Several risks factors of the metabolic syndrome such as insulin resistance and obesity present mitochondrial dysfunction that is associated with increased intramyocellular lipid accumulation. In response to nutrients and cold stimuli, transcriptional complexes that contain PGC-1a control mitochondrial oxidative function to maintain energy homeostasis. mTOR is an important component that responds to nutrient and hormonal signals and regulates cell growth, size and survival. However, whether and how mTOR controls mitochondrial oxidative activities is unknown. We have preliminary experiments indicating that in skeletal muscle mTOR is necessary to maintain mitochondrial oxidative function. We have identified that the transcription factor YY1 and the coactivator PGC-1a are mediating mTOR mitochondrial effects through modulation of their physical interaction. However, the molecular mechanisms of the signal transduction from mTOR to YY1/PGC-1a are unknown. The major goal of this proposal is to identify the mechanisms by which mTOR pathway regulates mitochondrial gene expression through the YY1/PGC-1a and to test their functionality in in-vivo mouse models. To accomplish this goal, we will use a variety of biochemical, cellular and genetic approaches. We have three aims.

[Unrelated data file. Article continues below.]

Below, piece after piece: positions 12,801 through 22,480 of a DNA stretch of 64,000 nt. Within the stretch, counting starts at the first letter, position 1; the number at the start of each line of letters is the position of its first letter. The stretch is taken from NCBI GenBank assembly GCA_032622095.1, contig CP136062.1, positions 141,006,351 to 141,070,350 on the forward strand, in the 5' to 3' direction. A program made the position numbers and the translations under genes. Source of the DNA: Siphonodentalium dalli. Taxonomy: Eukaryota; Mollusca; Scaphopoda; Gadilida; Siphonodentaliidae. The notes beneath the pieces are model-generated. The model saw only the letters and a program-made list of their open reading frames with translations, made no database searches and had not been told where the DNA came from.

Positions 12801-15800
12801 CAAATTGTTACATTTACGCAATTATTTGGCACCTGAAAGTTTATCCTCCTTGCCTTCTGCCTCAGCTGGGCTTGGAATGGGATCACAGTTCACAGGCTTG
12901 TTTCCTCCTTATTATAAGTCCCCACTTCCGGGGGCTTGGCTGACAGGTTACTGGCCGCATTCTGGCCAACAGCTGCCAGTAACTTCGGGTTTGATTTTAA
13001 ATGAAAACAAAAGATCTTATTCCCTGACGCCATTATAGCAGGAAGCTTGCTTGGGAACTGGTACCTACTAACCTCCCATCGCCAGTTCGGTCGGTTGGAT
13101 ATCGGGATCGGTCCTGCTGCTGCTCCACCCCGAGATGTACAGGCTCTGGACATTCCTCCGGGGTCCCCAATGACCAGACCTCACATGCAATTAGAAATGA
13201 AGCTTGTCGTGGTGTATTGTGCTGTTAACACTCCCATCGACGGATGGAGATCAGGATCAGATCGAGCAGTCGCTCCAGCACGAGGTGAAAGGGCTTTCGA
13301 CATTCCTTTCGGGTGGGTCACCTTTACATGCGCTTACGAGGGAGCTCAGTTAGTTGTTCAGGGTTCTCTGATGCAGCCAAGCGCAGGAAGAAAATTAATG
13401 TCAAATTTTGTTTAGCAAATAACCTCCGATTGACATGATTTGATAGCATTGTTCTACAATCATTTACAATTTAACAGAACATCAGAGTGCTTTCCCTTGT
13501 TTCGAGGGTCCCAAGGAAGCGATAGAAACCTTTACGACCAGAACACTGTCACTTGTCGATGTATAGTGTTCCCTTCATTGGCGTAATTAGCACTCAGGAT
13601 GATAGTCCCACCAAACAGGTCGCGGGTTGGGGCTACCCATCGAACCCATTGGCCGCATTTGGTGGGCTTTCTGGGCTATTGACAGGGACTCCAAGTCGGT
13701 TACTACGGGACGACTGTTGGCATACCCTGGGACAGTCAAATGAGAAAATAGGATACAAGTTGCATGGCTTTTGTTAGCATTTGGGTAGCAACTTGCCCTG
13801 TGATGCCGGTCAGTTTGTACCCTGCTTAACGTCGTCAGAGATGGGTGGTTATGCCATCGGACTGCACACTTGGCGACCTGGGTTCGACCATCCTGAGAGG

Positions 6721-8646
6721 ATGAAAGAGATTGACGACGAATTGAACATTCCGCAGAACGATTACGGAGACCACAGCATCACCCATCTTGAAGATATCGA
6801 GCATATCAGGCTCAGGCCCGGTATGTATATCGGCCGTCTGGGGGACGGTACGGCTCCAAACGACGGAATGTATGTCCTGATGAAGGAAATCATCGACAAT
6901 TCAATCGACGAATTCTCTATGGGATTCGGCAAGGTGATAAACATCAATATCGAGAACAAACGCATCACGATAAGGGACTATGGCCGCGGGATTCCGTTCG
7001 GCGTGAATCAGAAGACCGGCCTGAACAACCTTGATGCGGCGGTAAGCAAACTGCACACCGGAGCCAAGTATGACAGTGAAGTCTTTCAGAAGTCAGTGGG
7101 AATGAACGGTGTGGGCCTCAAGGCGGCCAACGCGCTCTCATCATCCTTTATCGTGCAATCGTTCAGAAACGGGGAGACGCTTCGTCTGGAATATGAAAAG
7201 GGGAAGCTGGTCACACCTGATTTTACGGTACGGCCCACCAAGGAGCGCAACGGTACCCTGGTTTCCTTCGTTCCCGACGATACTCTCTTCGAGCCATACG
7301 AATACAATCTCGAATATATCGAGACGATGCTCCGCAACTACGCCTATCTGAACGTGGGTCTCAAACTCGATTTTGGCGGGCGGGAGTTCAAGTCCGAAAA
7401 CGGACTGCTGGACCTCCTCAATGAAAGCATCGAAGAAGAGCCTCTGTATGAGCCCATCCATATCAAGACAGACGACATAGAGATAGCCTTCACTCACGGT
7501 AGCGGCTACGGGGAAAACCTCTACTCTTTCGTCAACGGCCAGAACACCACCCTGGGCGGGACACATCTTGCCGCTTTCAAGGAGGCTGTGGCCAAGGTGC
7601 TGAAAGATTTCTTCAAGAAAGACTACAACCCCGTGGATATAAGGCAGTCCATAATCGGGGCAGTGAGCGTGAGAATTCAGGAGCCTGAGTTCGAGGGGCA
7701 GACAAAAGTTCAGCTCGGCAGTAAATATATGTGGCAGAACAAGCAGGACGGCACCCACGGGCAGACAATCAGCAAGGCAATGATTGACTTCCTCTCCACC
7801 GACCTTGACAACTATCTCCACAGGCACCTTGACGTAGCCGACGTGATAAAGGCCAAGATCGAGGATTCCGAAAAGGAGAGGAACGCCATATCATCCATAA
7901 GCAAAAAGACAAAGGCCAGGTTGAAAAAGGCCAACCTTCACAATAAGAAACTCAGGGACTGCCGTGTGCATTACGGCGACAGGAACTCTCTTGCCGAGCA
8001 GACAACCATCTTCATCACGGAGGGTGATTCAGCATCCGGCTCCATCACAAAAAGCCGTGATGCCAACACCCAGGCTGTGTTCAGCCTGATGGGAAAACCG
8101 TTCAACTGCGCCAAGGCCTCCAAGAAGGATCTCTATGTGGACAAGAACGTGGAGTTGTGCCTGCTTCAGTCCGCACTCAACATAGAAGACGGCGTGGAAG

Aim 1 is to perform molecular and functional analysis of how mTOR controls YY1 transcriptional function.
Aim 2 is to carry out molecular and functional analysis of the mTOR activity-dependent interaction between YY1 and PGC-1a.
Aim 3 will determine the effects of mTOR inhibition on the metabolic and bioenergetic function in mice. This investigation will allow us to identify the molecular mechanisms by which the nutrient sensor pathway regulates YY1/PGC-1a and how defects in this pathway results in dysregulated mitochondrial function and energy balance.
Since mitochondrial pathways are dysregulated metabolic diseases such as obesity and type 2 diabetes, studies in this grant proposal to understand how mTOR control mitochondrial function might translate into potential therapies for these diseases.
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